tables that need to be links. The thing is that since many records
can only be linked using partial criterial (ex: "123" to match "abc123
xyz"), I still need to do this in a database.

Russ,

If I do this through ODBC by using Access as the front end (query
only) and SQL Server as the end back, how much slow down would this be
compares to run the query on SQL Server without using the ODBC linked
to Access?

Thank you all.

- Grasshopper -

Mar 6 '07 #11

"SQL Learner" <ex***********@gmail.comwrote in message
news:11*********************@h3g2000cwc.googlegrou ps.com...
Erland and Greg,

Perl is not my thing. Beside, in this project there are actually two
tables that need to be links. The thing is that since many records
can only be linked using partial criterial (ex: "123" to match "abc123
xyz"), I still need to do this in a database.

Russ,

If I do this through ODBC by using Access as the front end (query
only) and SQL Server as the end back, how much slow down would this be
compares to run the query on SQL Server without using the ODBC linked
to Access?
Not much if Access is run on the server with the data. If you are dragging 8
million rows across a network you are in for a long, long, long night.
>
Thank you all.

- Grasshopper -

Mar 6 '07 #12
Not much if Access is run on the server with the data. If you are dragging 8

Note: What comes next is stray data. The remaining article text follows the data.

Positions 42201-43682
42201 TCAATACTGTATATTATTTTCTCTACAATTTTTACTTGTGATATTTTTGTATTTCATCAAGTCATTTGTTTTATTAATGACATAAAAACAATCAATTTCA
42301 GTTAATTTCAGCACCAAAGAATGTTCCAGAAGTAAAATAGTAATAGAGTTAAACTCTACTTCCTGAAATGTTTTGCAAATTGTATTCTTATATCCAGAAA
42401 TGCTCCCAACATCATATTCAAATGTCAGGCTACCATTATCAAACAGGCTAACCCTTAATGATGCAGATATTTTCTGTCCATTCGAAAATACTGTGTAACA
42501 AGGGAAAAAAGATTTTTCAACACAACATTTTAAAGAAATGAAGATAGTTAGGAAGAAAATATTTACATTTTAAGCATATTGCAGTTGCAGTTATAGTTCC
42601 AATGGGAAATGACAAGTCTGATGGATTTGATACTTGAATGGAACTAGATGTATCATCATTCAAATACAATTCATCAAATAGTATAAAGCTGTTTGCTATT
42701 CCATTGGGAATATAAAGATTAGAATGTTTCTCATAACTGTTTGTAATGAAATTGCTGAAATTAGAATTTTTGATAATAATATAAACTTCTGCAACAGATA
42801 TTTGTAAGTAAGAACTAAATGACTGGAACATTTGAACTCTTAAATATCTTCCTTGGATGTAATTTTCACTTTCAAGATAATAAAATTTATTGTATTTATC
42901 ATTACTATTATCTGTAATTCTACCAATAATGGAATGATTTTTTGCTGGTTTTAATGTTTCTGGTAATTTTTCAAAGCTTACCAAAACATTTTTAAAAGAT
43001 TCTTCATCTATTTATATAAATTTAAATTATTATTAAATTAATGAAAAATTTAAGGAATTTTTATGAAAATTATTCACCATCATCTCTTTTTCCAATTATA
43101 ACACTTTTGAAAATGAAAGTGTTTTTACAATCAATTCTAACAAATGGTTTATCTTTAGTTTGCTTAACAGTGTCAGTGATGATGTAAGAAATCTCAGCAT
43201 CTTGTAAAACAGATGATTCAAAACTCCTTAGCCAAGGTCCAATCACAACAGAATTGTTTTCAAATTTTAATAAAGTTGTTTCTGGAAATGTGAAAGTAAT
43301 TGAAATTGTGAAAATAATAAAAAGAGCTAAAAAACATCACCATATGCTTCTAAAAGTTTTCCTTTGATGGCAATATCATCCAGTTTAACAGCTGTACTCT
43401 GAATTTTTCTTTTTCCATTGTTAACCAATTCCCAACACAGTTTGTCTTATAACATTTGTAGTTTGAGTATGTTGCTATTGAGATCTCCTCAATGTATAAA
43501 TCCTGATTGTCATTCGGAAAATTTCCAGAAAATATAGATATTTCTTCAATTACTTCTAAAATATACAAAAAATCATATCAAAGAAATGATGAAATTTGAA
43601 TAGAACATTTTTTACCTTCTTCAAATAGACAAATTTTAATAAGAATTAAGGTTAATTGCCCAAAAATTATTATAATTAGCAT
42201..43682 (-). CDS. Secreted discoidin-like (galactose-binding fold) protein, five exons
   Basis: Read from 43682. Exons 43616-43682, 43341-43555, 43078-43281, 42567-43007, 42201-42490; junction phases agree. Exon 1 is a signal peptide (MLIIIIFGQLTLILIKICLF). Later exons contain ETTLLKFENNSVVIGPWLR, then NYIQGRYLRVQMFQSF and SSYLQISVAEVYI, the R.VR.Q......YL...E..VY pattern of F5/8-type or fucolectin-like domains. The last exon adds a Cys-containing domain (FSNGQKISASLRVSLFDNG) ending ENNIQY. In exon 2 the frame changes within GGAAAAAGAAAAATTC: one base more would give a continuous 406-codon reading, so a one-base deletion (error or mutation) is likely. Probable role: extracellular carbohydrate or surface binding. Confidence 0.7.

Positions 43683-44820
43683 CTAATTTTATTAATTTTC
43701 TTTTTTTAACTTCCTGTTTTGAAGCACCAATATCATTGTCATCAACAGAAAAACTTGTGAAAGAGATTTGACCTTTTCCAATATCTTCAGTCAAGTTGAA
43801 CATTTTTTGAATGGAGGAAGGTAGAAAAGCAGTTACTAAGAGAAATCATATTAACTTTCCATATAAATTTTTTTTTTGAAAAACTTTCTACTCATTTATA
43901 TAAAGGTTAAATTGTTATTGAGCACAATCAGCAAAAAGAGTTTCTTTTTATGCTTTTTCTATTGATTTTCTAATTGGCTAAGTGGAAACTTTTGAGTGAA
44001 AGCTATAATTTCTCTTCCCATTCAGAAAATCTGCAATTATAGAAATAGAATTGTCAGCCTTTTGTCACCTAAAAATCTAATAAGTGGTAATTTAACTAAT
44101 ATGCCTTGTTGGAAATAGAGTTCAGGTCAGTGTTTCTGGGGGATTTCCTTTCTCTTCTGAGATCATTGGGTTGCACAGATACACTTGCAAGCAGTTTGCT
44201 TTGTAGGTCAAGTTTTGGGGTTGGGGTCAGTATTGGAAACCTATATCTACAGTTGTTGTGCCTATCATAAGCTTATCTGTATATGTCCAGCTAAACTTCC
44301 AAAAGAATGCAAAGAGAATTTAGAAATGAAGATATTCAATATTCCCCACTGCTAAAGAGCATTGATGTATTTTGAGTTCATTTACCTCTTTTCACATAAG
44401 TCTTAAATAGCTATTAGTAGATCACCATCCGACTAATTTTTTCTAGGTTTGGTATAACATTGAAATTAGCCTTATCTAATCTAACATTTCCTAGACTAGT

million rows across a network you are in for a long, long, long night.
Hi Russ,

That was what I meant - dragging 8 million rows across a network.
Thank you for your answer. In such case, I will run Access on the
server.

- Grasshopper -

Mar 6 '07 #13
"SQL Learner" <ex***********@gmail.comwrote in message
news:11*********************@h3g2000cwc.googlegrou ps.com...
Erland and Greg,

Perl is not my thing. Beside, in this project there are actually two
tables that need to be links. The thing is that since many records
can only be linked using partial criterial (ex: "123" to match "abc123
xyz"), I still need to do this in a database.
Well perl's not my thing either. ;-)

That's why I keep several perl buddies handy for stuff like this.

Quite honestly, someone know knows perl REGEXP inside and out can probably
knock off the pattern matching script in 30 minutes or so.

But yeah, if you're the only guy on the job, that's probably a non-starter.

>
Russ,

If I do this through ODBC by using Access as the front end (query
only) and SQL Server as the end back, how much slow down would this be
compares to run the query on SQL Server without using the ODBC linked
to Access?
Yeah, definitely run it on the server. Network lag alone would kill you.

>
Thank you all.

- Grasshopper -
--
Greg Moore
SQL Server DBA Consulting
sql (at) greenms.com http://www.greenms.com
Mar 6 '07 #14